17. As regards the second contention relating to grant of wider reliefs by the Ombudsman than the reliefs for which opposite party no. 2 specifically approached the GRF, the contention is neither factually sustainable nor legally tenable. Admittedly, even after filing of the complaint by the opposite party no.2, energy bills earlier raised on the basis of main meter readings were revised and recast on the basis of check meter readings. In the original complaint, opposite party no.2 not only made prayer for revising the electricity bills for the months of May and June 2007 but also made prayer to direct the licensee to raise electricity bills as per the main meter readings as long as the main meter is found OK. In the rejoinder before the GRF, opposite party no. 2 specifically pleaded that after filing of the complaint the licensee claimed additional charges towards differential units as per the check meter readings for the months of March and April, 2007 and made prayer to raise energy bills for the said periods also on the basis of main meter readings. Be that as it may, it has to be borne in mind that petitioner, being a licensee for distribution of electricity which is a public property, is regulated by statutory provisions. Distribution licensee, as such, is clothed with the status of the State under Article 12 of the Constitution of India. It has to perform duties in accordance with the statutory provisions and the licensee cannot claim any amount in order to enrich itself unduly by exaction from a consumer who is under no legal obligation to pay the same. Learned counsel for opposite party no. 2 has rightly placed reliance on the decision of Aj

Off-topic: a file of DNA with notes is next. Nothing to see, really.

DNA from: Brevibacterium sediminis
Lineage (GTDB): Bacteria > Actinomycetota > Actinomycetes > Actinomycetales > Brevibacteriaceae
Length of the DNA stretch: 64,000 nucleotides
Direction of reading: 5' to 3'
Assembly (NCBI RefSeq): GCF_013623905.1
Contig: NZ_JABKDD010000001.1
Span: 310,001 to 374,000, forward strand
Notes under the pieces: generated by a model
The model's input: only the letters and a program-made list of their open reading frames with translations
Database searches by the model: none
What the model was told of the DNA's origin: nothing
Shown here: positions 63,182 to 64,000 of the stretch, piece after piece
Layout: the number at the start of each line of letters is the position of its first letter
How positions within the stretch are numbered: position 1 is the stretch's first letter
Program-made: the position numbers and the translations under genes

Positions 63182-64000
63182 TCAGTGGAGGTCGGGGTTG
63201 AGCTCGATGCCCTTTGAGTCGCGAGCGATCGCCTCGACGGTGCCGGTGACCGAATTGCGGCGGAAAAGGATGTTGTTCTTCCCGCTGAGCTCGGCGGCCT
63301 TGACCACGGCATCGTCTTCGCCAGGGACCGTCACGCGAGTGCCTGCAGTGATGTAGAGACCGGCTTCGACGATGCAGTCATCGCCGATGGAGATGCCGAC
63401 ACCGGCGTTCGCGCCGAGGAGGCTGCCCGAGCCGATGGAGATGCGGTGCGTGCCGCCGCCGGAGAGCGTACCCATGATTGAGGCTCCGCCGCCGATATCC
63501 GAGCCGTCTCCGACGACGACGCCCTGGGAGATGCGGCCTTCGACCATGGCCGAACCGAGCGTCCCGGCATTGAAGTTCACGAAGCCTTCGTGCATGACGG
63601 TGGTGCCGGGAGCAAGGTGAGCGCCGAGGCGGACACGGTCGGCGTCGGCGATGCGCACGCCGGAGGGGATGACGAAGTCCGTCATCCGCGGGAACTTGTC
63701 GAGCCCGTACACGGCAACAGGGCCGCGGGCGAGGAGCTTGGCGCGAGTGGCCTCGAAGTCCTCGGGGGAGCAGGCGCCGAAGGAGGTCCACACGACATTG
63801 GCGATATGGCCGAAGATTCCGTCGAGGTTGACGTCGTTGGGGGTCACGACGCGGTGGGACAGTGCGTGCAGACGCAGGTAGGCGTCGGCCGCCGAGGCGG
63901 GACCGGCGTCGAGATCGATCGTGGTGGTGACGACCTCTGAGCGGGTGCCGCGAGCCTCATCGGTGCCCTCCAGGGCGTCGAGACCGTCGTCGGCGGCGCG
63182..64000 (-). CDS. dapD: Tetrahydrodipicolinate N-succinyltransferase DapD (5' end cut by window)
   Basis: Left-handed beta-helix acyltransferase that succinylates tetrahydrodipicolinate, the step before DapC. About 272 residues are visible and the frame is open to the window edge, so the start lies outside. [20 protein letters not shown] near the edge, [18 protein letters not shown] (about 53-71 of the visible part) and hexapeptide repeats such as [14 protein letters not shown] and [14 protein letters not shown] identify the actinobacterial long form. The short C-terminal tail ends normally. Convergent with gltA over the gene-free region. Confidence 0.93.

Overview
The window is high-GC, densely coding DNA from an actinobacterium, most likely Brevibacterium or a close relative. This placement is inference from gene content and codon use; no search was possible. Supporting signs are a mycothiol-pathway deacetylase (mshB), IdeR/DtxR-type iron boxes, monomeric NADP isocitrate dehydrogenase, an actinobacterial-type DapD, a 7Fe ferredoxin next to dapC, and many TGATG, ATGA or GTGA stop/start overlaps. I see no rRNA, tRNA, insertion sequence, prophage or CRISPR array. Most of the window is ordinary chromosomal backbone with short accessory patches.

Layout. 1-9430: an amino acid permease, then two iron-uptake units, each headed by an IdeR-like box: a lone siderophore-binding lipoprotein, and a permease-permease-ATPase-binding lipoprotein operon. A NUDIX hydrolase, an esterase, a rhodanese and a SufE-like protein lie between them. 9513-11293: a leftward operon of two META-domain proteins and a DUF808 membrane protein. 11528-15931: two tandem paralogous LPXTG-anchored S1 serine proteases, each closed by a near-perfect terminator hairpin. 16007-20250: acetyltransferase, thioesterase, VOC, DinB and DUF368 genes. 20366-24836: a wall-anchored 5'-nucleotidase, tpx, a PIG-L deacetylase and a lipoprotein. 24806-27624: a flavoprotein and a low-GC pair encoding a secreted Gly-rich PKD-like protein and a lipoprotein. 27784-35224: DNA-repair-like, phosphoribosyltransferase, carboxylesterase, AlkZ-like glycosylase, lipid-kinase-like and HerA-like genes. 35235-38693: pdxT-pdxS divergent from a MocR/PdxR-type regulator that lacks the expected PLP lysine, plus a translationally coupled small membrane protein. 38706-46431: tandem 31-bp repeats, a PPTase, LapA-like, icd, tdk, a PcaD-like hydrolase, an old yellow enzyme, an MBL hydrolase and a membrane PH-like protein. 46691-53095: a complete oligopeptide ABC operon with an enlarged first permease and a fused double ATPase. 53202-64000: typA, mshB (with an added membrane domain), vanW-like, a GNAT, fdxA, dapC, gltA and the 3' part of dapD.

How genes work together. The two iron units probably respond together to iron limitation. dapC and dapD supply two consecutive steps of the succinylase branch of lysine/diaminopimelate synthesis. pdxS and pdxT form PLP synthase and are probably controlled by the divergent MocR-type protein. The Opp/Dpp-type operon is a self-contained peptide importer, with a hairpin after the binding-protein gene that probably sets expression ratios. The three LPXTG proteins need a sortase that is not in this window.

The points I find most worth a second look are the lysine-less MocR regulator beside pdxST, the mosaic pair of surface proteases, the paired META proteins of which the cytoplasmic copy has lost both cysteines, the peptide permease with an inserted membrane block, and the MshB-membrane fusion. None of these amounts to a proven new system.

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ay Kumar Agrawal vs. OSFC & Ors (supra) wherein it has been held:- " xxxx electricity, being a public property, its supply is controlled by the statute. Therefore, elements of public law govern the situation at the stage of supply. Under such circumstances, WESCO as a distribution licensee is clothed with the status of a State under Art.12 of the Constitution of India since it is to discharge preeminently governmental function, namely, supply of power to industries. In such a situation, the WESCO cannot act like a "public giver". It cannot act its caprice, whims or fancy nor can it, taking advantage of its monopoly status, exact an amount which it cannot do under the provision of law. If the Court, ignoring the provision of the said Act, permits WESCO to realise the amount which is contemplated under Clause 9 of its purported agreement dated 28.11.2001 then the Court would be permitting WESCO, a State under Art.12 to flout the provisions of the said Act and to enrich itself by virtue of its superior bargaining position through a method, not contemplated under law and therefore prohibited by law. Here, the silence of the statute would amount. to a prohibition, otherwise it amounts to an exaction of a sum from a consumer who is under no legal obligation to pay the same. That would amount to deprivation of one's property without authority of law. Thus the Constitution's mandate under Art.300A would be breached. Article 300A runs as follows: "300A. Persons not to be deprived of property save by authority of law.- No person shall be deprived of his property save by authority of law." 18. Thus, no illegality has been committed by the Ombudsman in directing the petitioner to revise energy bills for any period prepared on the basis of check meter readings when the main meter was in working order. 19. In view of the above, there is no merit in any of the contentions raised on behalf of the petitioner. The writ petition is without merit. Accordingly, the writ petition is dismissed.